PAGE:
Wrong! That is what the glaze was made of that was in this bucket. The scum on the inside is so hard that it is extremely difficult to remove, even using a scraper or a scrubber. Even lime-a-way does not remove it all. This is an example of how water-soluble materials can be. When this glaze settles out the water on top is brown (like this scum) yet all the material powders are white! So it is not surprising that glaze viscosity changes over time and things dissolve and impact rheology.
The water solubility of ceramic materials is an important consideration to their usability in the process. Glazes are suspensions of insert powders, solubles present problems to this system.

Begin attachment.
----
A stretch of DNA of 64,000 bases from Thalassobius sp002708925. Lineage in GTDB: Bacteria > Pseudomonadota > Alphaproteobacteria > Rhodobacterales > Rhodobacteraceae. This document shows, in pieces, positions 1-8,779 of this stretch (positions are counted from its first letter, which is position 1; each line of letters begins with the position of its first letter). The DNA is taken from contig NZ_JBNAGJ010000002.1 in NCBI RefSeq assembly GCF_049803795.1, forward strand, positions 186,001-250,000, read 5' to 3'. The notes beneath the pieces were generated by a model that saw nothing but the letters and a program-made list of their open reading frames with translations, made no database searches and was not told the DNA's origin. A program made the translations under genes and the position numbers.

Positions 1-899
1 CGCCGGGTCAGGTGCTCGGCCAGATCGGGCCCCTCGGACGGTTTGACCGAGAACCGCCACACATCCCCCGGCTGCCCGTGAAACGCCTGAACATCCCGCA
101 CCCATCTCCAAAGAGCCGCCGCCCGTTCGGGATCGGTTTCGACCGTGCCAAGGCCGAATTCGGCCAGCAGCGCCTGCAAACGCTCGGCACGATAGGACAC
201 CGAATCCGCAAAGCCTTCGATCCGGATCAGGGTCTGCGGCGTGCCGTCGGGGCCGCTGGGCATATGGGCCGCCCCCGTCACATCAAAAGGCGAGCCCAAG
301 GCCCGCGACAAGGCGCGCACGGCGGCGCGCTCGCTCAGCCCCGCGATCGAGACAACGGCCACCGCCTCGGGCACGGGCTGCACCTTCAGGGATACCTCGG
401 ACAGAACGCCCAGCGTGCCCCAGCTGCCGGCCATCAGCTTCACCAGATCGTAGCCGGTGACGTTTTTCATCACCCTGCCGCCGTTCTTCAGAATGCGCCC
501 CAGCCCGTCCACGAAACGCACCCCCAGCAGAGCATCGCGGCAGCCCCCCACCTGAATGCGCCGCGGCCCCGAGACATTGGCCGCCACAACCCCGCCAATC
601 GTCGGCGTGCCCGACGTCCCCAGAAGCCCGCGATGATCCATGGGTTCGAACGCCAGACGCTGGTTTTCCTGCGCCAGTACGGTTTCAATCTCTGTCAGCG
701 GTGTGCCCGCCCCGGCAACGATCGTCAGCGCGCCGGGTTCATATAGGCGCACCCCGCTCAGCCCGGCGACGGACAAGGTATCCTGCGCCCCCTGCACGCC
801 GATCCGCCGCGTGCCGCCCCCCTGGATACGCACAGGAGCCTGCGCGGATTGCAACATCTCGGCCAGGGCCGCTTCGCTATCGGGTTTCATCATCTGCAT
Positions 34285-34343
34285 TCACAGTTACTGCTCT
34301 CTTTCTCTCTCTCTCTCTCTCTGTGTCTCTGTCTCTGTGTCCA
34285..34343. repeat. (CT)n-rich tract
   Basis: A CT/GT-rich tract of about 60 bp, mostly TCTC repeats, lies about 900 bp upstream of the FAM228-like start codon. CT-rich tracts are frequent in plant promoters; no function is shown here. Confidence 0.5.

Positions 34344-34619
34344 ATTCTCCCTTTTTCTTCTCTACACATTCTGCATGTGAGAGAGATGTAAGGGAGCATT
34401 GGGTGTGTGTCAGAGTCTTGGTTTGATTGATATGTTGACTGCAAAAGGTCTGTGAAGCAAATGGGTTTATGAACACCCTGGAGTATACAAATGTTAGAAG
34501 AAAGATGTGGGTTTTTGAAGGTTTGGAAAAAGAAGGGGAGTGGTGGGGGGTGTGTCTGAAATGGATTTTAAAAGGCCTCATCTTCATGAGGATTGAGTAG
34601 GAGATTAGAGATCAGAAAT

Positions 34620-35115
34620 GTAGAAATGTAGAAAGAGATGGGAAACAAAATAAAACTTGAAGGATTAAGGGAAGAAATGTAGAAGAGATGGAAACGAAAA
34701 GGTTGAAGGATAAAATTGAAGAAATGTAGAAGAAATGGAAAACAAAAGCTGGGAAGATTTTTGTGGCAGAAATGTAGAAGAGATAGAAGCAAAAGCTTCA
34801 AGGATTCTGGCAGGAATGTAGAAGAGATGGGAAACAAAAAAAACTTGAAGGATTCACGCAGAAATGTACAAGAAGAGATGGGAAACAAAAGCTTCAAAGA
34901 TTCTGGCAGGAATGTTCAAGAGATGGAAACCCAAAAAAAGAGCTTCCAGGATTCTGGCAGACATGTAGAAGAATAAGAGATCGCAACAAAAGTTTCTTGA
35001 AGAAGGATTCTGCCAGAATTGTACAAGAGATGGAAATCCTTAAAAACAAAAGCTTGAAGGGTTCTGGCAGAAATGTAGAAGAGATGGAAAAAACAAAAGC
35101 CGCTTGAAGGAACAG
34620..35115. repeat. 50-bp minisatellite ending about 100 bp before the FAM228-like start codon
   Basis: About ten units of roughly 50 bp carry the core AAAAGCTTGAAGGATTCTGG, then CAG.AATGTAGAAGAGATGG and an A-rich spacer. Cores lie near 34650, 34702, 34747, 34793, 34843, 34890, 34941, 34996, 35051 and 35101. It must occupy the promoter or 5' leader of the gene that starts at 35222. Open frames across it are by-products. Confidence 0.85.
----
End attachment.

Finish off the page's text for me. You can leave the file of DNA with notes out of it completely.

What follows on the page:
In ceramic slurries (especially casting slips, but also glazes) the degree of fluidity of the suspension is important to its performance.
In ceramics, this term refers to the flow and gel properties of a glaze or body suspension (made from water and mineral powders, with possible additives, deflocculants, modifiers).
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